Gene Lepore’s asbestos story began in 1974, when he was hired as a civilian trainer at the Coast Guard base in Port Hueneme, according to SF Gate (2/9/16). During that time, Lepore’s duties involved regularly stopping at a vehicle repair shop to oversee the work of mechanics. It was at the vehicle repair shop that he was allegedly exposed to asbestos from vehicle brakes.
In 2010, Lepore died of mesothelioma, a fatal lung condition linked to asbestos exposure. Before he died, however, Lepore filed a lawsuit against Ford and other defendants, alleging his exposure to asbestos in their products resulted in his mesothelioma. In 2012, that lawsuit was dismissed, with the Superior Court Judge finding that the plaintiffs did not prove that Lepore was in the vicinity when Ford products, or the products of other defendants, were being repaired. But an appeals court recently disagreed with that finding and reinstated the lawsuit against Ford, Navistar and Kelsy-Hayes. The dismissal of the suit against Gibbs International was upheld.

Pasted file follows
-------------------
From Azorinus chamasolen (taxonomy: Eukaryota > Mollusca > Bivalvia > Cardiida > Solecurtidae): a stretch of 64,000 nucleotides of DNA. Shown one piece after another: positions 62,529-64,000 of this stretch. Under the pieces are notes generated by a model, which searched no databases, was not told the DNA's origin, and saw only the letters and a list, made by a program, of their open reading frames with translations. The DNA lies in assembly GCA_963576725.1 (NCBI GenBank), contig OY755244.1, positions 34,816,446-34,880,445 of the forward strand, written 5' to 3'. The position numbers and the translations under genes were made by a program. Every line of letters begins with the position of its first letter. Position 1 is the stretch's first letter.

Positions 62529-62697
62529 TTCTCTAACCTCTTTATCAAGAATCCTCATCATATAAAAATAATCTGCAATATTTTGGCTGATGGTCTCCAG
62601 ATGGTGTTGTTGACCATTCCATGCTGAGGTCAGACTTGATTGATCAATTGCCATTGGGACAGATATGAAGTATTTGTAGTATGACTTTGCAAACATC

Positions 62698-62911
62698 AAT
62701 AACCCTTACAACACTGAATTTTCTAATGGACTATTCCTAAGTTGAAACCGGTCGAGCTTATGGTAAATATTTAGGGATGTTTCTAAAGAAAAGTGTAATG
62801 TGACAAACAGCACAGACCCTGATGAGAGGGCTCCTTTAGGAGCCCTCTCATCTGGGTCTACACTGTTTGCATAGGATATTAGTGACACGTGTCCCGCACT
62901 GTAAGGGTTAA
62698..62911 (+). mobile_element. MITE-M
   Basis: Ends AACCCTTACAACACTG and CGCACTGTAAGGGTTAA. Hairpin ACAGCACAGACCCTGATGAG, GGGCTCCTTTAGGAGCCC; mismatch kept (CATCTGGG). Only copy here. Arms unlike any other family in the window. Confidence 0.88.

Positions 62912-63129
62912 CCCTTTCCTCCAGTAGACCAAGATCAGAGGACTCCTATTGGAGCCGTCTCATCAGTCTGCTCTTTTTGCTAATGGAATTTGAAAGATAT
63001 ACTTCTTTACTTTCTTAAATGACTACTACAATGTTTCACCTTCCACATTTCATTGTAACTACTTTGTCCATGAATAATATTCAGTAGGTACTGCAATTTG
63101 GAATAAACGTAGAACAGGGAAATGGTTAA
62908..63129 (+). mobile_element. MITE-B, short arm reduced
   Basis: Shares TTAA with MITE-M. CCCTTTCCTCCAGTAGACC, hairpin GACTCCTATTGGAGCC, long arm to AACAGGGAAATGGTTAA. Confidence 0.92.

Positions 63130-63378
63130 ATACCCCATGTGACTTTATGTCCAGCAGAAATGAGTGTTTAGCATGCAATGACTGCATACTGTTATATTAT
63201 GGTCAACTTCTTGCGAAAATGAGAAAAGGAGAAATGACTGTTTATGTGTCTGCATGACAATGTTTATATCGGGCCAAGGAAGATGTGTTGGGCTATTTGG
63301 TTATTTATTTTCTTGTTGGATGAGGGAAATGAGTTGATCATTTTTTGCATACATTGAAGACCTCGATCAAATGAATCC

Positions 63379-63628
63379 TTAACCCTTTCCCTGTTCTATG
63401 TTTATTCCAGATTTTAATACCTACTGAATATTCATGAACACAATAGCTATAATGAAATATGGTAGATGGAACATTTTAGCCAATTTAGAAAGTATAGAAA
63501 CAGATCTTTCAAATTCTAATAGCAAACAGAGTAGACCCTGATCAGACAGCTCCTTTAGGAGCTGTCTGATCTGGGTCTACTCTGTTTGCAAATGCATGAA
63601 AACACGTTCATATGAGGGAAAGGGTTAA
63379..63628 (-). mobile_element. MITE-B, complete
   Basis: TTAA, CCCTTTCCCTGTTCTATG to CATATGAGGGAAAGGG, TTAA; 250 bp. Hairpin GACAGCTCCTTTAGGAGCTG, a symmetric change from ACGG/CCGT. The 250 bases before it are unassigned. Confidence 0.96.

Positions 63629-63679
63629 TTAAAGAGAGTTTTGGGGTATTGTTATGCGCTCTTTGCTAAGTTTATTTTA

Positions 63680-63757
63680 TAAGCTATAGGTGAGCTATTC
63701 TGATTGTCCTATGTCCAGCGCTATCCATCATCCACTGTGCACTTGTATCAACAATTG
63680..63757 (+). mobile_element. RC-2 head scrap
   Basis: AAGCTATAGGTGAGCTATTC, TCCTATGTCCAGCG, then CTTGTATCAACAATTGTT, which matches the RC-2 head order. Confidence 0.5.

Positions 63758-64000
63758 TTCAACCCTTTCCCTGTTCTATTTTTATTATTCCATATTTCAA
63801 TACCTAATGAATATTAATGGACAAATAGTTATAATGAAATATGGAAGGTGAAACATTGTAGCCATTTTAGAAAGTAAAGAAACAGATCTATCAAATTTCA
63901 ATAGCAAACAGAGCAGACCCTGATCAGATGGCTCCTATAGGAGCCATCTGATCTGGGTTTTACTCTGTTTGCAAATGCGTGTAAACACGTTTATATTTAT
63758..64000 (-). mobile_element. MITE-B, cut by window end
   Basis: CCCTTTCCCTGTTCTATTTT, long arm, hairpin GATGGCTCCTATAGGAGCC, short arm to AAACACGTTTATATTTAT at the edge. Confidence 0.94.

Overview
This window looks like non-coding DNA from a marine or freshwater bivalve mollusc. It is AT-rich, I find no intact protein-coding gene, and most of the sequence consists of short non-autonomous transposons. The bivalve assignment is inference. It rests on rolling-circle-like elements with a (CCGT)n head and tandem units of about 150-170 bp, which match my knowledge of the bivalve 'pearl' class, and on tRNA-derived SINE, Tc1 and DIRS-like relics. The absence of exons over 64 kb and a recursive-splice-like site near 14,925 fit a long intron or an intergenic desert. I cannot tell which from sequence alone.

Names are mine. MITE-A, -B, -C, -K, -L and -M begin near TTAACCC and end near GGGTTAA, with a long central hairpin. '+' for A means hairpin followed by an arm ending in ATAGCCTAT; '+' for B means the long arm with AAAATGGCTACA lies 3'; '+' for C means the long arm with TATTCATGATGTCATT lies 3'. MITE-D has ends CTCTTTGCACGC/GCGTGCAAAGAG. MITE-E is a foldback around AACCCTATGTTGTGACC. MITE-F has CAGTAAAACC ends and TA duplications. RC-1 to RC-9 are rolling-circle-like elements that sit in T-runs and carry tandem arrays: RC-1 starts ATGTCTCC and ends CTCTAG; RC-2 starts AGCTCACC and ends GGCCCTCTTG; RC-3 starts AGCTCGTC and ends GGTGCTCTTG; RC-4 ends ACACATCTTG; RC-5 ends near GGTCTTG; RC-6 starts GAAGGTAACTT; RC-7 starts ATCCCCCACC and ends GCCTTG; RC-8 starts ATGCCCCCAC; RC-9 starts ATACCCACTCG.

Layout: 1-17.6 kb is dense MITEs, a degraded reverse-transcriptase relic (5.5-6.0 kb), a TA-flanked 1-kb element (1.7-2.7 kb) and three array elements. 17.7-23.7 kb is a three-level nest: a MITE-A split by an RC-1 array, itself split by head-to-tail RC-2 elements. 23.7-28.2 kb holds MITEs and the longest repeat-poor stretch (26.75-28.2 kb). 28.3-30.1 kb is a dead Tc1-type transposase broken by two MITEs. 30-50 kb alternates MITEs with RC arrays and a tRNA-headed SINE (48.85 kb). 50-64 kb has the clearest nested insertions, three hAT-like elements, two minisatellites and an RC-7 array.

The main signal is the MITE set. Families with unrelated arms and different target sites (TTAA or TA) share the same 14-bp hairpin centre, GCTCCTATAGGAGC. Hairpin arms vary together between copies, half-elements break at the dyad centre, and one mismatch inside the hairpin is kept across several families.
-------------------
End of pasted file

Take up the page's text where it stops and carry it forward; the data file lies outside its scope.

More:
Lawsuits were reportedly initially filed against more than 12 companies, with many of those already reaching settlements with Geraldine Lepore and her children.
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“Asbestos exposures as short in duration as a few days have caused mesothelioma in humans,” OSHA notes. “Every occupational exposure to asbestos can cause injury of disease; every occupational exposure to asbestos contributes to the risk of getting an asbestos related disease.”
Workers who have been exposed to asbestos as part of their job duties have filed lawsuits against their employers and the makers of products that contain asbestos, alleging they were not properly warned about the risks of asbestos and were not provided proper protection from asbestos exposure.